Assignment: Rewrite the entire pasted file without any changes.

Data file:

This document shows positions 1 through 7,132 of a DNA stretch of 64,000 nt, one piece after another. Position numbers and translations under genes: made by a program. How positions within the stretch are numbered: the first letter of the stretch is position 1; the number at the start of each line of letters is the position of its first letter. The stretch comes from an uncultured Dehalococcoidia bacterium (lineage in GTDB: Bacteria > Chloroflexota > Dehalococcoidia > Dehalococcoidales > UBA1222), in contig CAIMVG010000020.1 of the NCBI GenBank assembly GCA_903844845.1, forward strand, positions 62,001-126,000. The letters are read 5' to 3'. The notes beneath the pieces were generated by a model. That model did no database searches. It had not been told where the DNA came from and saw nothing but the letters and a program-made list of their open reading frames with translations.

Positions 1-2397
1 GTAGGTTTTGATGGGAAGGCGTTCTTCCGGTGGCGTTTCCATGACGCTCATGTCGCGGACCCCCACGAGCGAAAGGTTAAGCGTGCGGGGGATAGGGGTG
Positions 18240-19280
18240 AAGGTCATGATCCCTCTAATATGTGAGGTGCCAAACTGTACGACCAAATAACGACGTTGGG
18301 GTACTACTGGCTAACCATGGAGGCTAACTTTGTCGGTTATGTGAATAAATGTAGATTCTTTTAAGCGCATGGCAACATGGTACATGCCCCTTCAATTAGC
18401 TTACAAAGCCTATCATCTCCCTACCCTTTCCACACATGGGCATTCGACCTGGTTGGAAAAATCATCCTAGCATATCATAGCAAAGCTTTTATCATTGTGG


This document shows positions 1 through 7,132 of a DNA stretch of 64,000 nt, one piece after another. Position numbers and translations under genes: made by a program. How positions within the stretch are numbered: the first letter of the stretch is position 1; the number at the start of each line of letters is the position of its first letter. The stretch comes from an uncultured Dehalococcoidia bacterium (lineage in GTDB: Bacteria > Chloroflexota > Dehalococcoidia > Dehalococcoidales > UBA1222), in contig CAIMVG010000020.1 of the NCBI GenBank assembly GCA_903844845.1, forward strand, positions 62,001-126,000. The letters are read 5' to 3'. The notes beneath the pieces were generated by a model. That model did no database searches. It had not been told where the DNA came from and saw nothing but the letters and a program-made list of their open reading frames with translations.

Positions 1-2397
1 GTAGGTTTTGATGGGAAGGCGTTCTTCCGGTGGCGTTTCCATGACGCTCATGTCGCGGACCCCCACGAGCGAAAGGTTAAGCGTGCGGGGGATAGGGGTG
Positions 18240-19280
18240 AAGGTCATGATCCCTCTAATATGTGAGGTGCCAAACTGTACGACCAAATAACGACGTTGGG
18301 GTACTACTGGCTAACCATGGAGGCTAACTTTGTCGGTTATGTGAATAAATGTAGATTCTTTTAAGCGCATGGCAACATGGTACATGCCCCTTCAATTAGC
18401 TTACAAAGCCTATCATCTCCCTACCCTTTCCACACATGGGCATTCGACCTGGTTGGAAAAATCATCCTAGCATATCATAGCAAAGCTTTTATCATTGTGG